I came to accept my stoma wholeheartedly. I didn’t want to hide the person I was, and so I started telling people about my ostomy and showing it to them if they were interested. Not only was being loud and proud my way of feeling like nothing was wrong with me, it was also a great way to educate people.
This attitude allowed me to try to live a new, normal life after surgery, and, looking back, I think I was mostly successful. I worked hard, studied hard and travelled. I had a social life, boyfriends and my own unit. Of course, a stoma and Crohn’s disease do require some serious sacrifices, and I had to make lot of compromises to keep on going. I had flare-ups, with good days, bad days and shocking days, but I also had fantastic days. It was about learning what my limits were and listening to my body. Overall, my stoma never really stopped me from doing what I wanted to, and, crucially, I was able to recognise myself as being perfectly normal.
Bedbound and down
I continued studying and working as normal up to 2013, when I ran into another life-changing diagnosis. At 39 years old, I was diagnosed with immune rheumatoid arthritis. This progressed extremely quickly, and soon every joint, every movement and every breath became painful. I just couldn’t function anymore on my own. Within 6 months, I had to sell my unit, quit work and move in with my family.
The pain was unbearable, and nothing seemed to help. I was completely bedridden and became addicted to narcotics and morphine. For years, this was how I lived—or, rather, existed. In 2016, I was also diagnosed with minor fibromyalgia, a condition that causes tiredness and pain all over the body. With everything else, this didn’t seem to bother me; pain was pain.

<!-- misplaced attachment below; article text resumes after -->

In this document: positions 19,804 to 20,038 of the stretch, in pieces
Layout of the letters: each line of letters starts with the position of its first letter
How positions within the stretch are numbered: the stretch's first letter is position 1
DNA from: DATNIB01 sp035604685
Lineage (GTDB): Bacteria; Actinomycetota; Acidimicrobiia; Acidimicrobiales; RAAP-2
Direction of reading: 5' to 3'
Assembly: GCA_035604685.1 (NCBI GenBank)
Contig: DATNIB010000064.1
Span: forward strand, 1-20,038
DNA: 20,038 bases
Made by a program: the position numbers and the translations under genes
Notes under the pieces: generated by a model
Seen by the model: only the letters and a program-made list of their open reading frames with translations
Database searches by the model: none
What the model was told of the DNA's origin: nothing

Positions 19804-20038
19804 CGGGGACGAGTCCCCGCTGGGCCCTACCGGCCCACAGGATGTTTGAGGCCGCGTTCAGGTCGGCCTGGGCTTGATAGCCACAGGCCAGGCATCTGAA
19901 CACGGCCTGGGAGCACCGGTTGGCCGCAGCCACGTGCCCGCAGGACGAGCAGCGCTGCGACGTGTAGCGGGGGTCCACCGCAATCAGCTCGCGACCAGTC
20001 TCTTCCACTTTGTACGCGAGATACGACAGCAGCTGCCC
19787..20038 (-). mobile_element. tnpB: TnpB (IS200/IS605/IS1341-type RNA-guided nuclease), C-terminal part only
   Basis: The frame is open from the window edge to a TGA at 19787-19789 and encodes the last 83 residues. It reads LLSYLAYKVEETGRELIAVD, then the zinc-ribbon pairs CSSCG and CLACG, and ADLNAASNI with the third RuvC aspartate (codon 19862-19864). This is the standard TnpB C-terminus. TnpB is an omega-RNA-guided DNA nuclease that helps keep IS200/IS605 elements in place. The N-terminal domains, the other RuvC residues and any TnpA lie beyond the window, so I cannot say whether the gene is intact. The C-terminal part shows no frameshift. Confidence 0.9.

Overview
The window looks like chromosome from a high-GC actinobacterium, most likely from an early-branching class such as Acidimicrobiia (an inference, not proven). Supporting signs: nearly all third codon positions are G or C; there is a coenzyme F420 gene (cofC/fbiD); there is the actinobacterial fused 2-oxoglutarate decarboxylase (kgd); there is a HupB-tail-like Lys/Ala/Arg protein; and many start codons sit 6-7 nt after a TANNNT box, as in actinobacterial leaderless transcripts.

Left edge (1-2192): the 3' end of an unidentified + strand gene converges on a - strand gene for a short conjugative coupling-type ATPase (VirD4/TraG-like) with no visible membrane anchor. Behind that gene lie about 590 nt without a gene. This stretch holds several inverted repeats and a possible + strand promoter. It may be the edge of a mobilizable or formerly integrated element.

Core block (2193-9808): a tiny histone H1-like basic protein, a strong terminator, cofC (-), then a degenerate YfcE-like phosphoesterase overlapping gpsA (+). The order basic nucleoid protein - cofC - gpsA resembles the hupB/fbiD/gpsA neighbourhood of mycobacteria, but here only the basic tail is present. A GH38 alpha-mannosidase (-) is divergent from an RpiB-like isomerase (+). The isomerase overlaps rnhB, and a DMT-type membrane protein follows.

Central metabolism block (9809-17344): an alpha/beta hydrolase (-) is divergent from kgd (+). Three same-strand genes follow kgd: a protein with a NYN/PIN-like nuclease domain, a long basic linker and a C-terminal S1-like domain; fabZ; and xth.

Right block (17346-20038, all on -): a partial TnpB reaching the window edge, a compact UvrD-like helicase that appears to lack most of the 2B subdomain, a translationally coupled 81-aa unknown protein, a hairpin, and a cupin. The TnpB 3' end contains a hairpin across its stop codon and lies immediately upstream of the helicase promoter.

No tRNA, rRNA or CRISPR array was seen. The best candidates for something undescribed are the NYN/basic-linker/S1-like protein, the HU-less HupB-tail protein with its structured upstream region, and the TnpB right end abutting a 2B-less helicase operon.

In August 2017, I was started on another new biological drug in an attempt to provide some relief for the arthritis, as the other biologics I had tried only helped my Crohn’s, and not my arthritis. Nothing much happened for the first 8 months, but then I started showing some minor improvements. I was happy with any little win I could get—large or small. I was starting to think that maybe, just maybe, I wouldn’t have to spend the rest of my life in bed.
In 2018, I was scheduled for my third major surgery, to take place in March. This surgery was to be four surgeries in one massive surgery. It involved two hernia repairs, a slight resighting of my ileostomy and a medical tummy tuck—which is very different to a cosmetic one, let me tell you.
In the lead up to this surgery, I told my pain specialist that I was done, and I asked to be taken off all my meds. Even on all the drugs I was in chronic pain, so I wanted to see what would happen if I tried to detox from everything except this new biologic drug that was starting to help. So that’s what we did, and the surgery was successful.